On 08/09/2013 01:30 PM, pbft wrote:
> This thread is like a wound that won't heal - I keep picking the scab even
> though I know I should just let it be.....
> For me, it seems that there are well-established precedents for this type of
> situation, and in general it would be better to follow precedent where
> reasonable. It's generally better when tools behave the way you expect.
> In the spreadsheet example above, it's absolutely true that if you open a csv,
> add some fomulas, and save as a csv you will lose the formulas. Pretty good
> analogy to the topic at hand.
> The spreadsheets that I'm familiar with all do the same basic thing in this
> situation:
> 1: They default to saving the file in the same format to the same file name as
> you opened in the first place
> 2: They warn you that if you accept this default behavior, you may lose some
> data
> OO also gives you the option to have it remind you every time or not.
> >From my outsider perspective, that seems like a clean, simple, and logical
> approach that would avoid unwanted data loss and conform more closely with the
> de facto standard for this situation. Seems obvious to me, and it's baffling
> that this has become such a shouting match. Didn't have to be that way.
I know what you mean as I'm picking at that same scab.  :)   lol

A couple of weeks ago, I stumbled upon a similar behavior in MS Word
2010.  I had created a document that I wanted to save as a PDF file.  I
used the "Save As" function to do so.  The PDF file got saved and Adobe
Reader was opened to show me the PDF file was properly created.  Cool.  
So, being happy with my new PDF file, I closed the Word window because I
was "done" with my task (mission accomplished!).  Low and behold, Word
informed me I had "unsaved changes" and offered me the chance to save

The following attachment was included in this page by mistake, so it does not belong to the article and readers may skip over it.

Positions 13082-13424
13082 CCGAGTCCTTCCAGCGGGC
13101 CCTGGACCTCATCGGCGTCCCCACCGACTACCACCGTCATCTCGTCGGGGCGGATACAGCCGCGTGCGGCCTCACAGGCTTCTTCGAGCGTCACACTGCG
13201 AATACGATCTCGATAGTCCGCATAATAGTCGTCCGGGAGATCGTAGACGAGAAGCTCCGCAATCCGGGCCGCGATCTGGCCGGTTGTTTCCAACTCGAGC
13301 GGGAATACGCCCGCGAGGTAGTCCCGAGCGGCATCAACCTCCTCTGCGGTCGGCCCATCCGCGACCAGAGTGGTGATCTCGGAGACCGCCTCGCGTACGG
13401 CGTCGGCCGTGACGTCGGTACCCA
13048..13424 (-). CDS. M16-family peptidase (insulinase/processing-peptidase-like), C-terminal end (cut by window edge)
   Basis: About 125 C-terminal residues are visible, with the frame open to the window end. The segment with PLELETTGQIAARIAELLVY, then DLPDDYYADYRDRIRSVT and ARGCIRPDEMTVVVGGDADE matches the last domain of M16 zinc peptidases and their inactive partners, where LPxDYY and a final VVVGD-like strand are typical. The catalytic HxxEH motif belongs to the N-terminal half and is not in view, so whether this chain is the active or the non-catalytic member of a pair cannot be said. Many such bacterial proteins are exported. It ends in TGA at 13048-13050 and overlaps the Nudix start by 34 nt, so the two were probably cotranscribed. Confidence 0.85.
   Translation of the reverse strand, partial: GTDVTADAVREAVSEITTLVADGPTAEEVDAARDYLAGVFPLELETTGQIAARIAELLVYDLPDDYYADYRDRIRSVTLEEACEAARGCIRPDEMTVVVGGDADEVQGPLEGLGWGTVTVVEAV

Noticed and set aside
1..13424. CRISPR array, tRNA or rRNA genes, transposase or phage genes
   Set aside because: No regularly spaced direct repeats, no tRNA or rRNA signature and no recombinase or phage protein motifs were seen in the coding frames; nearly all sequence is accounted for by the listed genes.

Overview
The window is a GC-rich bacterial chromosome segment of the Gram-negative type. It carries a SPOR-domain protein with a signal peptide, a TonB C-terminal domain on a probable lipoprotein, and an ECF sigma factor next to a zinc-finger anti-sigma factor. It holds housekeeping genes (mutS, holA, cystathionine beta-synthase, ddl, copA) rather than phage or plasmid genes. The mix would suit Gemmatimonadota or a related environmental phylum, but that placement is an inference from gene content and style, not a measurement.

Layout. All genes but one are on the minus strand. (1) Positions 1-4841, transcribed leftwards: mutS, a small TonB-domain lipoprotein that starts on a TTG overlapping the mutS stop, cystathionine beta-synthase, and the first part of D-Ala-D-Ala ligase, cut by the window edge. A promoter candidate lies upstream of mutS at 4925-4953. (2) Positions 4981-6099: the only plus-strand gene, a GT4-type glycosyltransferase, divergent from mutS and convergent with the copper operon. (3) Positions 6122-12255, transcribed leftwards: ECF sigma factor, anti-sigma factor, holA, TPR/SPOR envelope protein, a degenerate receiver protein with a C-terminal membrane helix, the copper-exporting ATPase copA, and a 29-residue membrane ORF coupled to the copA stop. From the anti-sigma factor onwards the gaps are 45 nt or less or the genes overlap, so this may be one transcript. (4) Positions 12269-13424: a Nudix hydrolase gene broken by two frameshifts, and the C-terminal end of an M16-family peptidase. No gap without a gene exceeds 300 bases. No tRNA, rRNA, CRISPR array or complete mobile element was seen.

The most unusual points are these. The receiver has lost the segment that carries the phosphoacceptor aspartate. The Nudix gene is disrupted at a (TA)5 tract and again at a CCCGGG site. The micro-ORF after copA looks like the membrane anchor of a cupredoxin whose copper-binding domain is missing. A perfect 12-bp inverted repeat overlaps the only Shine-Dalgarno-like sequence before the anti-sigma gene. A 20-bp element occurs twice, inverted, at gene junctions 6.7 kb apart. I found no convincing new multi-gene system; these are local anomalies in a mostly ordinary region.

them.  At first, I was surprised since I had _just_ saved the document
to PDF format.  Then, the light bulb went off.

What I learned was this:  Word was prompting me to save the "unsaved
changes" because I had not, yet, saved my document in a file which Word
could readily open for edit such that I could resume my editing.  When I
saved another test document in OpenDocument format and closed the Word
window, Word did _not_ prompt me to save the "unsaved changes" because
Word considers "OpenDocument" files to be "editable" where the PDF file

I liken the PDF file to a JPEG or PNG image.  Gimp will export the
current image to JPEG or PNG formats but once I do so, I will save the
image in a format that Gimp doesn't consider "editable".   If I open a
JPEG image in Gimp, at some text to it, and export it as a JPEG, I can't
change the text I added to _that_ image.  I either have to start over,
if I can, or find creative ways to edit that text.

Once I went through the above experience with MS Word, I got a better
understanding of the new export behavior and I actually like it better
now.   Now, my "habit" will be to simply save the file each time I edit
it and when I need a JPEG or PNG file, I'll export one at that time and
for that specific intended use.  If I can train myself in this way,
there won't be any more times when I've saved an image file I can no
longer update or edit in the future, provided the XCF file doesn't get
corrupt.  :)  lol

On a side note, I conducted another experiment, before my MS Word
experience, in MS Works. I created a document, used "Save As" to save it
as a Rich Text file and when I closed Works, it prompted me to save my
"unsaved changes".



/When we dance, you have a way with me,
Stay with me... Sway with me.../
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